The request for documents defined “HPK Products” in part as “all image sensors and/or photoelectric devices manufactured or developed by HPK that include infrared/near-infrared enhancement and/or textured silicon, black silicon, MEMS structures, roughness, surface features, surface irregularity, surface asperity, or similar.” (Id.). It defined “Other Infrared/Near-Infrared Devices” as “any and all image sensors and/or photoelectric devices, whether being designed, developed, or manufactured, that include infrared or near-infrared enhancement including, but not limited to textured silicon, black silicon, MEMS structures, roughness, surface features, surface irregularity, surface asperity, or similar.” (Id.; see also id. Ex. 10 (similar request to HC), Exs. 8, 9 (interrogatories to HC and HPK)).

         HC and HPK took the position that only products infrared-enhanced by laser processing were relevant. (Pl. 1st Mot. to Compel Exs. 12, 14). Despite SiOnyx and Harvard's insistence that they were entitled to discovery on non-laser-textured devices falling within the definitions they had specified, HPK continued to refuse to provide such discovery until plaintiffs “properly accuse[d] specific non-laser products in their initial Infringement Contentions” or in any timely supplements to those contentions. (Id. Exs. 16-19).

         With regard to the '591 patent, plaintiffs' initial infringement contentions accused “sensors, and end products that use sensors, that include infrared/near-infrared enhancement and/or textured silicon, black silicon, MEMS structures, roughness, surface features, surface irregularity, surface asperity, or similar, whether created by laser processing or another means, including, but not limited to, chemical etching.” (Pl. 1st Mot. to Compel Ex. 20 at 5). Plaintiffs provided a list of “non-limiting example” products including photodiodes, avalanche photodiodes, and charge-coupled devices, and provided a representative claim chart comparing claims 1-5, 7-9, 11, 13-21, and 23-26 of the '591 patent to HPK product no. S11510-1106, a charge-coupled device product. (Id. Ex. 20 at 12-59).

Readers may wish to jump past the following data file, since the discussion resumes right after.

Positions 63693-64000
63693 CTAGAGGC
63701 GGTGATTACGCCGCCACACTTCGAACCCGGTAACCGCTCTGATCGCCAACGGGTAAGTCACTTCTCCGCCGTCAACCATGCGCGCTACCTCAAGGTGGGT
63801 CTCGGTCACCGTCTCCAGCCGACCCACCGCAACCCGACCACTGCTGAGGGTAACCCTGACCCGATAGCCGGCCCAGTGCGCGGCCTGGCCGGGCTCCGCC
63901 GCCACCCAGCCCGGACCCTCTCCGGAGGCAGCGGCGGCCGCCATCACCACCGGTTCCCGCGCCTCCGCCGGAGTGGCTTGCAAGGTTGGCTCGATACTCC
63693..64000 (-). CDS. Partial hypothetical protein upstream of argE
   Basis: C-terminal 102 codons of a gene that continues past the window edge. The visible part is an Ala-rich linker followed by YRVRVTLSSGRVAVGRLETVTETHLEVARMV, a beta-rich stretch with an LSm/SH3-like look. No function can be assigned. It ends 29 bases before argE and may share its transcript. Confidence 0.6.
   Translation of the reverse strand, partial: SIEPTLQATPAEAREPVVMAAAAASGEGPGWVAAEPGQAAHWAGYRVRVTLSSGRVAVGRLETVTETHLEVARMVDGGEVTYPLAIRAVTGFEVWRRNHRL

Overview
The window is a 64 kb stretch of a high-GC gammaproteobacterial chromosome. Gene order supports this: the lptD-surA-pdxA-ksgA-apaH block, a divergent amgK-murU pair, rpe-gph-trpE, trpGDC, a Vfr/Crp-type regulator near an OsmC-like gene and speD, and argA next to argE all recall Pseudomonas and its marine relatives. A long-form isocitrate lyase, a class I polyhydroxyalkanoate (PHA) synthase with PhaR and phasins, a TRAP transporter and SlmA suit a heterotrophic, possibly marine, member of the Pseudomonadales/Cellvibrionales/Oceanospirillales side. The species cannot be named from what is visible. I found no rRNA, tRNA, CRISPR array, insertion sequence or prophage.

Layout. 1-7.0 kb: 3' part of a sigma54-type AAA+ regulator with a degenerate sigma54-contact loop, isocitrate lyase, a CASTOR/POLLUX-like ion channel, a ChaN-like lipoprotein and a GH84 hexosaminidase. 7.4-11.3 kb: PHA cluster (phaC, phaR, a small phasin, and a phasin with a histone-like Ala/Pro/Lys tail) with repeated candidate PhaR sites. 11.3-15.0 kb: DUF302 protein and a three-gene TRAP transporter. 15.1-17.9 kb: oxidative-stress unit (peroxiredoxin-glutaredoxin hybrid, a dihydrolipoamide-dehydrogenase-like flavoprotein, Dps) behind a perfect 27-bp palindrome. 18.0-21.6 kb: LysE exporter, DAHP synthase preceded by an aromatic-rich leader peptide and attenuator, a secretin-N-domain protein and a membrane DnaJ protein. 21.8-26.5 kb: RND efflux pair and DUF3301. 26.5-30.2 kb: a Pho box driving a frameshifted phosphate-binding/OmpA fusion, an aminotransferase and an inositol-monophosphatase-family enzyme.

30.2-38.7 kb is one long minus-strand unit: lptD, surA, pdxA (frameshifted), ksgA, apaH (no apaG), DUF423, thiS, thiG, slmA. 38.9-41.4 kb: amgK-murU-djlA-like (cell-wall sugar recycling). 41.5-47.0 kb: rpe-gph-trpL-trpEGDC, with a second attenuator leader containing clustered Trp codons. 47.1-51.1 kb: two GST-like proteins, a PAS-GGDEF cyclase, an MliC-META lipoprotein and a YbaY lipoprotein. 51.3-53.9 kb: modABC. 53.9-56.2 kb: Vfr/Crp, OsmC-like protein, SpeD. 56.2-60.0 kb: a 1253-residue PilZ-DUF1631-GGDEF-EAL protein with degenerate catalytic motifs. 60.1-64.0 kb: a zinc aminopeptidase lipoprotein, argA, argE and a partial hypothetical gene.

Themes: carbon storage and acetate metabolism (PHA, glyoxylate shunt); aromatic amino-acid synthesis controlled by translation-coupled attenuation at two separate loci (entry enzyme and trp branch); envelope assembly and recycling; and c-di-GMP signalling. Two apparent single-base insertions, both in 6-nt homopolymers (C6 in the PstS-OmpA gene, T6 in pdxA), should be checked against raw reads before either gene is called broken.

Following these initial infringement contentions, the parties continued to dispute the relevance of non-laser-textured, infrared-enhancing devices. On March 16, 2017, counsel for HPK represented that “HPK (and as a result, HC) has never sold any products that include infrared/near-infrared enhancement via texture created by means other than laser processing. We therefore believe there is no discovery to conduct on any such products.” (Pl. 1st Mot. to Compel Ex. 23).

         On October 18, 2017, after this Court construed the term “photosensitive imager device” as a “device that converts incident radiation into a digital image, ” SiOnyx and Harvard withdrew their contention that individual photodiode and avalanche-photodiode products infringed the '591 patent. (Mem. & Order on Claim Construction at 29; Def. 1st Opp. Ex. K). Their amended contentions continued to accuse charge-coupled devices and additionally accused “an array of ...